Architects’ statement as told to Hannah Wolter:
Newtown house delicately preserves an emotional connection to an existing house, while enhancing the building’s connection to its site.As the house originally belonged to one of the client’s parents, nostalgia and fondness for it were considered when bringing it up to modern standards. With a spectacular view over the Barwon River valley and Newtown parklands, we felt that the 1960s house needed to amplify its engagement with its surrounding landscape.
Retaining the mid-century essence of the house was at the crux of the design and we sought to pay homage to its charm and quirks with any new interventions. Formally a modest house with some interesting mid-century detailing – such as the windows, fireplace and inbuilt joinery – some of the spaces within the property were less desirable, such as the very small, dark and utilitarian rooms with small windows. We have retained and drawn inspiration from the best aspects of the old house while creating a new house that is generous, contemporary and comfortable.
The brief was to keep the original bedrooms at the front of the house, as these were generously sized for a house of this time. The owners wanted to add a study, a hobby/guest room, a master suite with walk-in robe and ensuite and improve the existing family bathroom. The brief sought to enlarge the open plan kitchen while retaining a separate area for dining and to create a separate kid’s lounge, laundry and mudroom. The clients also wished to include some environmentally sustainable design (ESD) features such as rainwater collection and solar panels.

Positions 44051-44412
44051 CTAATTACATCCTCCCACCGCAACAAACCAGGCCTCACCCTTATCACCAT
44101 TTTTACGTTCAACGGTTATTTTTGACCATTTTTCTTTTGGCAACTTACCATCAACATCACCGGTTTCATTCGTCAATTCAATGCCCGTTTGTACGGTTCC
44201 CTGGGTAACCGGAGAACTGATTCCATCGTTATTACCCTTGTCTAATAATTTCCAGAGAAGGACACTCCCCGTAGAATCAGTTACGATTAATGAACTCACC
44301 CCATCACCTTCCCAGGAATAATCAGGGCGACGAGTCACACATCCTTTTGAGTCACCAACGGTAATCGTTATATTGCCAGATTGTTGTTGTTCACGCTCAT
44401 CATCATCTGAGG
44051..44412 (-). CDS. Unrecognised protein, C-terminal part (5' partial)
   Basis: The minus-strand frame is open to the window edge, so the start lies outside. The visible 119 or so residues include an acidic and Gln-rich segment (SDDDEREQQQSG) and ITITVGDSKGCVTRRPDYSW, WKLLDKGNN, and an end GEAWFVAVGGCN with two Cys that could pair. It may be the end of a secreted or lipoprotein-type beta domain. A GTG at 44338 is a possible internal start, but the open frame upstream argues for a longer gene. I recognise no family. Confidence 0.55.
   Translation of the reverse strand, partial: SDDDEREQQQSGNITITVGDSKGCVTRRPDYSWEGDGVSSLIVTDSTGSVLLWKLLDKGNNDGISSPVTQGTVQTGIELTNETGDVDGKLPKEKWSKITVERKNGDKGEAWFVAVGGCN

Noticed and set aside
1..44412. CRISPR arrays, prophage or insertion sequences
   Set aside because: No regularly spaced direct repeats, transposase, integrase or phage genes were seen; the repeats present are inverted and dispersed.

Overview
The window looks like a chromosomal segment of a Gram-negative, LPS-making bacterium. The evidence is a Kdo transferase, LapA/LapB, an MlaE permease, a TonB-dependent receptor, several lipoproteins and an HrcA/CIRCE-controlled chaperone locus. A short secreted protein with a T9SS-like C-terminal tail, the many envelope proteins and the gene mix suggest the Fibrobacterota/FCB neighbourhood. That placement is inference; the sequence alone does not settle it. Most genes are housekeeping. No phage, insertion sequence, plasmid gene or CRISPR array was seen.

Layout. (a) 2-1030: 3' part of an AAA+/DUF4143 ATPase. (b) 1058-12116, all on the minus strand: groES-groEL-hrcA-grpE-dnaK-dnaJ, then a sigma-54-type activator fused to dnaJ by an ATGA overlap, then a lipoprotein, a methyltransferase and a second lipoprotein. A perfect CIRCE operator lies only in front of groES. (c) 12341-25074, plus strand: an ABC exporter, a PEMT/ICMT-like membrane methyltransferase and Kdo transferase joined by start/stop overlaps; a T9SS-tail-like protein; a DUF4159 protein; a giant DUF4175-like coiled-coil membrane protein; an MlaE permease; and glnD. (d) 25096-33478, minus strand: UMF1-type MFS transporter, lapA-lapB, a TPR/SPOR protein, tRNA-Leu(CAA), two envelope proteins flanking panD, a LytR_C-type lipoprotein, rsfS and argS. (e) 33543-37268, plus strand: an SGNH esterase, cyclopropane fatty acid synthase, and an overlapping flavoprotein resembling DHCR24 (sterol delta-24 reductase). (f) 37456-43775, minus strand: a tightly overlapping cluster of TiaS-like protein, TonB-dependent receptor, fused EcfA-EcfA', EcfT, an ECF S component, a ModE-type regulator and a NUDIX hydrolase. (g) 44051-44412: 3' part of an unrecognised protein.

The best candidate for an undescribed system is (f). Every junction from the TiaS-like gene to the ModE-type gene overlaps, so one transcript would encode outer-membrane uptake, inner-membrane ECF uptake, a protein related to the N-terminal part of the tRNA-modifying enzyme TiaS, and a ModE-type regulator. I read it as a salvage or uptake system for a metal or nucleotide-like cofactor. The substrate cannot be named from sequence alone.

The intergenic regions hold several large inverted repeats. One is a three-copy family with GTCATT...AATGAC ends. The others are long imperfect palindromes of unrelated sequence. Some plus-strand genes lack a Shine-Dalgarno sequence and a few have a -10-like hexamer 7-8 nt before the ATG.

On the exterior we introduced a butterfly roof on the south side of the house, enhancing the mid-century appearance and allowing us to raise the ceiling up towards the view. We also extended the board and batten timber cladding, which was originally used only on the front façade above the windows. We then copied and applied it to the whole front end wall. In addition, we stripped the brickwork from the existing 80s sand render and refinished with white paint. The changes generally opened the house up to outdoor living spaces and framed the views to foster a symbiotic relationship with the surroundings.
On the interior, we used clean architectural shadow lines, timber paneling and painted brickwork. Inspired by the mid-century style, the taste of the client was aligned with a Scandinavian aesthetic. This results in a light, fresh and airy home that we think is fitting for the semi-urban setting.
When approaching the junction of old and new we chose to express the difference between the mid-century house and the contemporary additions. One example of how we have delineated the old and the new was to create a bespoke bar unit that separates the two eras, taking cues from the original mid-century inbuilt joinery. Furthermore, we liked the existing large windows in the living areas and replaced the front windows with the same type, while at the new end of the house we created taller and bigger windows without cross mullions, which are a contemporary interpretation and modification of the original window type.
Photography by Tatjana Plitt.
Take a tour of the Kingsville Remodel by Richard King Design.